The katana was one of the two Samurai swords carried by the Japanese warrior. The combination of the two blades was called daisho (“big-little”) and also featured the smaller wakizashi.
This blog reveals some interesting facts about bigger and more popular katana.
1. Samurai warrior and his sword
In movies and pop culture, the relationship between the Samurai warrior and his sword is sometimes depicted as a deep spiritual bond. While that may be true, the wider consensus is that the sword was nothing more than just a very important tool of war. Also, spears and bows were the soldier’s primary weapons in the battlefield. Of course, the katana had its value in war, especially in close combat where the aforementioned weapons were of little use.
2. Sword-making was a serious undertaking
Making a Samurai sword required serious dedication. For sword smiths, it was much more than just turning up to a smithy and forging a blade. Traditional katana makers purified themselves before even beginning the forging process. They did this by abstaining from sexual activities, fasting, and reciting prayers under a waterfall. This kind of reverence was practiced throughout the sword-making process.
3. The first Samurai swords were not curved
The first Samurai soldiers may have used a straight blade imported from Korea and China. The curved blade that we associate with the katana today came much later, after the Samurai recognized the value of such a design while attacking from horseback.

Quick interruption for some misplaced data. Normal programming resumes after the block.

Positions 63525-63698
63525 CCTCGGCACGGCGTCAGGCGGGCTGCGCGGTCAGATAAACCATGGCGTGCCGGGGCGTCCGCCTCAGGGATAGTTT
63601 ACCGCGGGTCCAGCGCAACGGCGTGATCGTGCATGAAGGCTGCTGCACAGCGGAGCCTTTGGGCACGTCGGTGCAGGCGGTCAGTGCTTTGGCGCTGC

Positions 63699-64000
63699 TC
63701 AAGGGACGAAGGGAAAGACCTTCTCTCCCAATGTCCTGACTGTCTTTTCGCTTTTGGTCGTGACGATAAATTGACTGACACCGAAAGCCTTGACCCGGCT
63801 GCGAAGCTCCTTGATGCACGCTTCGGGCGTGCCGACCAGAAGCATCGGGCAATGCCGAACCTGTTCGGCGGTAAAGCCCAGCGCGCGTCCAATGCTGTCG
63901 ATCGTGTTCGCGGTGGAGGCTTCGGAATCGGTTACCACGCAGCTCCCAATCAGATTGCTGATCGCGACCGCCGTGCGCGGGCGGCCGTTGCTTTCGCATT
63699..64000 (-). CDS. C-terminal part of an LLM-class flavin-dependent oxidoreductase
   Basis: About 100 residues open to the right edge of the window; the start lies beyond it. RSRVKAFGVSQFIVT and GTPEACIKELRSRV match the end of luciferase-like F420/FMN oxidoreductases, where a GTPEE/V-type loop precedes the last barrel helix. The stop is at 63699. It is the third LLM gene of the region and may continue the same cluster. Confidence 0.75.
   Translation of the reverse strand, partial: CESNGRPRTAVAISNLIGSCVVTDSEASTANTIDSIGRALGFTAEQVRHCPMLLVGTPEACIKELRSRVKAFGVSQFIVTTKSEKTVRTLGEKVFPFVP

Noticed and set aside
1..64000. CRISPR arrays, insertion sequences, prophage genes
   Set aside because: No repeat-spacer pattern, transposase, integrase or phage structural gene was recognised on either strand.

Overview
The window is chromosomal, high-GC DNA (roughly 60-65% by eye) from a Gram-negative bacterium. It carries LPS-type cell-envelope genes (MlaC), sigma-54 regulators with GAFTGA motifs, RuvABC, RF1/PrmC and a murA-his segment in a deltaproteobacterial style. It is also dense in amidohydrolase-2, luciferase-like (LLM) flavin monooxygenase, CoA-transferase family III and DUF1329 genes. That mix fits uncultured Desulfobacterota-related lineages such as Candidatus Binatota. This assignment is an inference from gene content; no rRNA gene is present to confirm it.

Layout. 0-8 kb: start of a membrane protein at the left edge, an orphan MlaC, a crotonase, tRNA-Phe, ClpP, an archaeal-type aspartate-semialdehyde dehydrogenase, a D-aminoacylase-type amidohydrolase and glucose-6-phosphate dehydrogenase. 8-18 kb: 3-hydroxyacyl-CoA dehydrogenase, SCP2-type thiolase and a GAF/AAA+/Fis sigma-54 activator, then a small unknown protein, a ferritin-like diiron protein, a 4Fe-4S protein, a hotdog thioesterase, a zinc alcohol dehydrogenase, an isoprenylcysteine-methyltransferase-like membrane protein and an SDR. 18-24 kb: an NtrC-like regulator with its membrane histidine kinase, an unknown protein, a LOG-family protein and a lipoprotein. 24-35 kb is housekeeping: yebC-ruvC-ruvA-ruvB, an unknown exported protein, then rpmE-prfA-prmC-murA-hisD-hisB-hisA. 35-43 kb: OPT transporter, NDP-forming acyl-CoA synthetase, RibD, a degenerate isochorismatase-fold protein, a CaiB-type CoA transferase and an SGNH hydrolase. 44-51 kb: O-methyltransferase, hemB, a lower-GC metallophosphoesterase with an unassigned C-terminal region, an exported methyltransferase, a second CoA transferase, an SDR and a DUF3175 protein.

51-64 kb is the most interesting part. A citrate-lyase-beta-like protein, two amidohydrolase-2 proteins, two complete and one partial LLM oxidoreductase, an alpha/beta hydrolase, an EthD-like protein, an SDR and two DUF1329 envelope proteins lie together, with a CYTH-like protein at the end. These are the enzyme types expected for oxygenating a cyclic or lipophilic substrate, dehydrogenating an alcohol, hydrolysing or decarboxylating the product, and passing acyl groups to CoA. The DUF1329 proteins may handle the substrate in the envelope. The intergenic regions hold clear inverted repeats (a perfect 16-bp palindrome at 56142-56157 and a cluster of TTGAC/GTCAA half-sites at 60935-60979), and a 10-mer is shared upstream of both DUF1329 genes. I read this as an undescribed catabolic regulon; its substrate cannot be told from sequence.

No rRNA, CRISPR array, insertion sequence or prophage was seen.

4. Other parts of the katana were valuable too
The blade was the most important part of the Samurai sword. However, other parts also determined its value. The tsuba (hand guard) was sometimes considered just as valuable as the blade. Also, there were designated specialists for mounts and scabbards and the combination of their varied skills gave the katana its eventual worth.
5. Katanas were used in World War II
The Meiji Reformation in the 19th century changed the way the Japanese viewed war weapons. The Emperor was a big advocate of firearms and so Samurai swords were slowly phased out. However, it is interesting to note that katanas were still used during World War II.
6. Samurai swords were banned after World War II
Samurai swords were banned in the period 1945–53, thus effectively ending mass production. Once the ban lifted, only certified sword smiths could make them. Today, Japanese sword smiths must undertake a lengthy apprenticeship before they are allowed to forge the katana. The number of swords that they can make per year is also regulated.
7. Japanese citizens have a right to own the katana
Citizens can own katanas registered with the Japanese Sword Association, as long as the sword has historical or cultural significance. To legally own a katana, one must possess a certificate of authenticity and ownership permit.
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